Regarding limitations of our study, we did not survey staff to identify areas of confusion. The practice changes made were based on observations, discussions with ward staff and suggestions made at departmental meetings. The three audits were prospective, therefore in the interest of patients any inappropriate prescription or omission was corrected. Prescribed and missed doses were reduced by this intervention, and it is likely that a retrospective audit would show a less favourable prescription profile. Although our interventions are comparable to, and more extensive than, those made in other studies,14,15 we could not assess the impact of each individual intervention.
It appears that the practice of vancomycin TDM negatively impacts on the number of doses received by the patient. We attempted to address dosing failure with changes to the TDM process and staff education. However, as 10% of prescribed vancomycin doses are still being held inappropriately, this merits continued intervention.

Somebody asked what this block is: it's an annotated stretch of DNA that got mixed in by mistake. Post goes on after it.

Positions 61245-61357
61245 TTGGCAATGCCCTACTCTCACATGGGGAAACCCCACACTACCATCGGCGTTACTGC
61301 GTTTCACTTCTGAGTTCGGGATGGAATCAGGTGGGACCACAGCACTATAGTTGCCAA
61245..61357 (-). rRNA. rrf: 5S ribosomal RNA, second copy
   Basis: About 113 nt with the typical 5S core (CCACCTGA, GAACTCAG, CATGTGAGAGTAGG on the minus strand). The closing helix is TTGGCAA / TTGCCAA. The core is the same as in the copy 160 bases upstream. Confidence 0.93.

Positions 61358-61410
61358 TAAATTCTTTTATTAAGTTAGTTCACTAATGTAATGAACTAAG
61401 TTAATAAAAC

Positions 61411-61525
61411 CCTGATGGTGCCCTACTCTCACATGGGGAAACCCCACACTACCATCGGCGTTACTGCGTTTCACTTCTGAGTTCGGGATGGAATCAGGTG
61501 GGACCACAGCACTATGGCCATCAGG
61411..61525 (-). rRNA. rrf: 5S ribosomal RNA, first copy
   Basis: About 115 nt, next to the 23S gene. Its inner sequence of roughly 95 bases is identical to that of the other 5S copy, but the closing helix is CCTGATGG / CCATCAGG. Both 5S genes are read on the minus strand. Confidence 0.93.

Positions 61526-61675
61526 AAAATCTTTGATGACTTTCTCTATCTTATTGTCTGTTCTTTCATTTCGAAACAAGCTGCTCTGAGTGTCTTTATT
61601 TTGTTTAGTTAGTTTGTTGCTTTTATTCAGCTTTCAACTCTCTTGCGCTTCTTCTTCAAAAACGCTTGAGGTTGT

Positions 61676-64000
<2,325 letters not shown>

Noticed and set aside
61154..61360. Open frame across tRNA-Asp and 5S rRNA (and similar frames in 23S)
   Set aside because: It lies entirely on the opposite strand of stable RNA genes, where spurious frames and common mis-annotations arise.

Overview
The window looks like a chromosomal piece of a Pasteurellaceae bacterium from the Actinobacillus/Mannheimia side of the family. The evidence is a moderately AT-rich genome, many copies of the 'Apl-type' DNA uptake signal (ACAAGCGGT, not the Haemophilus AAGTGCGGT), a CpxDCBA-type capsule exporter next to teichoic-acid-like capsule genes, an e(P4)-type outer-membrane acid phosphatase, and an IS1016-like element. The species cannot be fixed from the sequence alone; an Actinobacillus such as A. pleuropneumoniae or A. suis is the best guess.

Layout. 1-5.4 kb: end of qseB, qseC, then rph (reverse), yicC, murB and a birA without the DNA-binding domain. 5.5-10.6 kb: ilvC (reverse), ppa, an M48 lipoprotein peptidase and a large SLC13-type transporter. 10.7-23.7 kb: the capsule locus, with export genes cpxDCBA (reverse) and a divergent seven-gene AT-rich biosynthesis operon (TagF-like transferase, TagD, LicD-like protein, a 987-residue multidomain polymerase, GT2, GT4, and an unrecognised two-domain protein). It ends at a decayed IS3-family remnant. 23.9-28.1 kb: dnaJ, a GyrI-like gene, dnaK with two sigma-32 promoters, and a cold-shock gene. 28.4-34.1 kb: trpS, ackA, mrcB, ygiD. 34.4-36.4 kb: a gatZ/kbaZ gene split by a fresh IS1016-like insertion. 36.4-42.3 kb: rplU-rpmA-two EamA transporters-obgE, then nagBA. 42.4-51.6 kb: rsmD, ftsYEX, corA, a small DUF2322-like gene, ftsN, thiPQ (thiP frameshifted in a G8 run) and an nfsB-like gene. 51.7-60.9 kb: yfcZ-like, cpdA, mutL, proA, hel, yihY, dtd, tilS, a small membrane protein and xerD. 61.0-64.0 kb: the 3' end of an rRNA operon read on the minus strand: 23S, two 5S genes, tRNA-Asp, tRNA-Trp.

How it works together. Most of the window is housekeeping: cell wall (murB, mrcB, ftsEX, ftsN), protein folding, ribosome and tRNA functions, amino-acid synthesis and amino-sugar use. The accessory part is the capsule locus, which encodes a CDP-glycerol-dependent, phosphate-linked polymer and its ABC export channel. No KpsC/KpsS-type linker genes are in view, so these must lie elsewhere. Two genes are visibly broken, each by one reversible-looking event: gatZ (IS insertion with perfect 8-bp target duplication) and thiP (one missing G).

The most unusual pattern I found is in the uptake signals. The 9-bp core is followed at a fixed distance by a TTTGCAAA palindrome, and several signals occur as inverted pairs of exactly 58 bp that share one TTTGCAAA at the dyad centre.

It was important to find a solution to the challenge of improving vancomycin administration that would be of use to future staff. We have successfully established a system to ensure better dose administration, which is self‐perpetuating and independent of individual staff members. We plan to continue monitoring this process and extend our audits to other antimicrobials. We achieved a significant improvement in vancomycin administration, but we recognise that this is an area requiring ongoing intervention and monitoring.
TDM - therapeutic drug monitoring
Competing interests: None declared.